Tracy finds silver lining after Indy 500 DNQ

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Tracy finds silver lining after Indy 500 DNQ

A younger, brasher Paul Tracy might have completely lost his composure after the hand he was dealt last Sunday. Despite a lot of pace in practice, Tracy suffered the ignominy of being the highest profile driver or team to fail to qualify for ...

A younger, brasher Paul Tracy might have completely lost his composure after the hand he was dealt last Sunday.

Despite a lot of pace in practice, Tracy suffered the ignominy of being the highest profile driver or team to fail to qualify for the Indianapolis 500 since Roger Penske's two cars in 1995. Hot conditions made his car a handful on Bump Day and he was unable to rein it in, despite massive effort.

Paul Tracy, KV Racing Technology reflects on his qualifying run.
Photo by Michael C. Johnson.

Tracy, former Penske teammates of Al Unser Jr. and Emerson Fittipaldi, now can relate the frustration of watching the race on a Sunday after not qualifying, rather than not having a ride for the month of May.

"Obviously it's tough, but I guess I'm not in that bad of company if we can try to put a spin on it," Tracy said. "The great champions of this sport have missed it so I guess we can put ourselves on the 'Razzies list' of being the worst actors."

Additionally, the DNQ served as a major hit to Tracy's primary sponsor Geico, who between missing this race and the NASCAR Coca-Cola 600 in Charlotte with Max Papis, reportedly lost more than $1 million in investments. Tracy was on the unlucky end of a phone call with his sponsor representatives, and described the conversation as "ugly."

That's the bad news. But Tracy's 2010 IndyCar season is not over -- unlike some teams and drivers who are not guaranteed a ride past this weekend (the Graham Rahals, Ed Carpenters, Tomas Scheckters and Bruno Junqueiras of the world, among others).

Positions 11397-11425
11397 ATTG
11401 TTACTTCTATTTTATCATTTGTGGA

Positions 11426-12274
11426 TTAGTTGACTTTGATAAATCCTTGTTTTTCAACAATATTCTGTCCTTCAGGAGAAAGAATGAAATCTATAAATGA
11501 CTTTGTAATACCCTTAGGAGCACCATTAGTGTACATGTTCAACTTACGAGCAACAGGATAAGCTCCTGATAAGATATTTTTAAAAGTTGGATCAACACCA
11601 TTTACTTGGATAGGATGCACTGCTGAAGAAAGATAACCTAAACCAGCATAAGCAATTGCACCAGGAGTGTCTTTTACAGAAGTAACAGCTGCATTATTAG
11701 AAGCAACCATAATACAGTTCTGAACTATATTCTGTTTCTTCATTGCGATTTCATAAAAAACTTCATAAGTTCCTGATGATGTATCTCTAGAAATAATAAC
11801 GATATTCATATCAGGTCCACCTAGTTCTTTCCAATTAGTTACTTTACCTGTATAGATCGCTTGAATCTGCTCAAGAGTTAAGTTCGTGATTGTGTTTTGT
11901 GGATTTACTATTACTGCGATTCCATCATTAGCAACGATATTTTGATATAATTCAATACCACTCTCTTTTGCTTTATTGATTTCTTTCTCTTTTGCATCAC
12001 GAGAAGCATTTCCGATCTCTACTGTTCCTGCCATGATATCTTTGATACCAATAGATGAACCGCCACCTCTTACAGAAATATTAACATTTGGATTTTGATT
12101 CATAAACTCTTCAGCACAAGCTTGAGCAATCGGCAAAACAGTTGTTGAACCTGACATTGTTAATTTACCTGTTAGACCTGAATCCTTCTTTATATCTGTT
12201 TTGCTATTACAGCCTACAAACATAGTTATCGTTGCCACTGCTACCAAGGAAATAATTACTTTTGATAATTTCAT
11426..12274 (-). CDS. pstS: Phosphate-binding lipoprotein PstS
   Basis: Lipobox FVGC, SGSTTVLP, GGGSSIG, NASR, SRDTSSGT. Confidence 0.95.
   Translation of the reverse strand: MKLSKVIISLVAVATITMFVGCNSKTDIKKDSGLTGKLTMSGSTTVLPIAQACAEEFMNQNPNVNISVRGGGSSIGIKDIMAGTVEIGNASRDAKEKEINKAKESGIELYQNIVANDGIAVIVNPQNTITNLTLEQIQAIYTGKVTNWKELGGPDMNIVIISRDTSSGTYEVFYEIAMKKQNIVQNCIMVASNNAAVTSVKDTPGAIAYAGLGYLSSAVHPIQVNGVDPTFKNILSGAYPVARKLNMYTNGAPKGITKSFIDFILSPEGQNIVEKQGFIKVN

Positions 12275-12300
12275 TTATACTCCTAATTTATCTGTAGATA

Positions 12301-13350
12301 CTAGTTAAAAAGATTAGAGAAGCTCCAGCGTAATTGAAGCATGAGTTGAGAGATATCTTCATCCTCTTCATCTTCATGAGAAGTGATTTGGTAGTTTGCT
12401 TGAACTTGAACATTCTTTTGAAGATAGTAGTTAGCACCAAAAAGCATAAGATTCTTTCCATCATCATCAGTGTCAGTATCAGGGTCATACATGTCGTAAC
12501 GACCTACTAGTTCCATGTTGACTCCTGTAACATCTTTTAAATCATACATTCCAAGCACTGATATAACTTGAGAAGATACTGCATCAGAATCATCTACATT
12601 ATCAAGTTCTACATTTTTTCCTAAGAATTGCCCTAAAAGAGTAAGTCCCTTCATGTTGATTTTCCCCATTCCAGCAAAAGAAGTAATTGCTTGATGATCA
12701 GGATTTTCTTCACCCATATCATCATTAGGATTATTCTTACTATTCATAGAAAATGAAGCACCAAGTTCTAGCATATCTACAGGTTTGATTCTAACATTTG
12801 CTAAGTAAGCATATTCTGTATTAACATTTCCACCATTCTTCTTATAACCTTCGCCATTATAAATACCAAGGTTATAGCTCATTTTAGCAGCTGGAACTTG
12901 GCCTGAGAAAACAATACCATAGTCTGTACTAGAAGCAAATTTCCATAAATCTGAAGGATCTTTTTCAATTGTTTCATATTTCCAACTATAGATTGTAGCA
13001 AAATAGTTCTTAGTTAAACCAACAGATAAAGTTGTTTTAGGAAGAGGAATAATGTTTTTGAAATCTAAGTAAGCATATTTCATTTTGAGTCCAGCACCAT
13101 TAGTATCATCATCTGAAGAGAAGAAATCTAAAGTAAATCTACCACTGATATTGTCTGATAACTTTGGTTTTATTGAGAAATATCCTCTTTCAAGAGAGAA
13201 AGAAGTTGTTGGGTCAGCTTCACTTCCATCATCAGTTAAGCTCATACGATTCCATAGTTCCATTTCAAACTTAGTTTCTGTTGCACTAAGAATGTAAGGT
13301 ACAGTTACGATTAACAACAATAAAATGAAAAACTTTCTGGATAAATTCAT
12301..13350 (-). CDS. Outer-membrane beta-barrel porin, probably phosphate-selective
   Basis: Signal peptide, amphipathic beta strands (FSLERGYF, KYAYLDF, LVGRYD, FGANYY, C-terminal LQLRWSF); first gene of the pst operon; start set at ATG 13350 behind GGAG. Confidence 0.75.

Last Tuesday, Tracy announced the first of his two-race Canadian swing with KV Racing Technology team co-owner Jimmy Vasser. He'll drive the Toronto Blue Jays-shade of blue No. 15 car with associate backing of Honda Canada and primary backing from the Make-A-Wish Foundation, in efforts to raise a wealth of money.

Supporting the charity, he said, puts things in perspective.

"Things could be a lot worse," he said. "Although Jimmy and I were both still crying in a cereal bowl about how things went here, we saw plenty of kids who were sick, ill, and in wheelchairs. Parents are in tears to see their kids be even a little bit healthy. We hope over the next month to raise a lot of money for them to have better lives."

And as he has since the track joined the IndyCar Series calendar in 2008, Tracy will again be participating at Edmonton. He has started all five Edmonton races in both iterations of American open-wheel, Champ Car (2005-07) and IndyCar (2008-09) and the last two years has finished fourth and sixth in part-time rides.

Tracy said the primary sponsor for Edmonton has not yet been finalized. But for both Canadian events he will have Northlands Group as an associate, the Edmonton Indy organizers.

Additionally, he was able to put a lighter spin on the situation in his second trip back to Indianapolis after Sunday's unfortunate turn of events. A Canadian member of the media inquired about Tracy's passport renewal and some of the hurdles the lighter PT (some 35 pounds less than in 2009) would have to clear just to get back to the U.S.

Tracy and one of KV's PR representatives had to make it to a Canadian passport office, where he stumbled into a former Penske T-shirt salesman when Tracy used to drive for Penske's team in the 1990s.

That was one silver lining. When Tracy picked up his passport photos, he ran into another old acquaintance -- this one was a store employee who went to a rival high school of Tracy's. And PT explained the rest.

"There's this hippie looking kid with dreadlocks and army shorts, about my age," Tracy said. "He looks at me and goes, 'Paul?!?' He takes the pictures. He says, 'I went to Moet,' a high school near my house. I went to one close to there. And then he asks, 'Did you ever get a dirt bike stolen about 1986?'

"I'm like, 'You know what, I did. I had a Honda dirt bike.' So yeah I did lose one about 25 years ago. He's like, 'Yeah, my buddy did it.' I said, 'Tell him he can keep it.' I got my photos, went back in the morning, and it took about two hours to get my passport."

The colorful Canadian closed by saying what a week it has been. As unfortunate as it is to not have Tracy in the field on Sunday, there's no question this is still one of the most fascinating figures in the IndyCar Series, in all his exploits.

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Series INDYCAR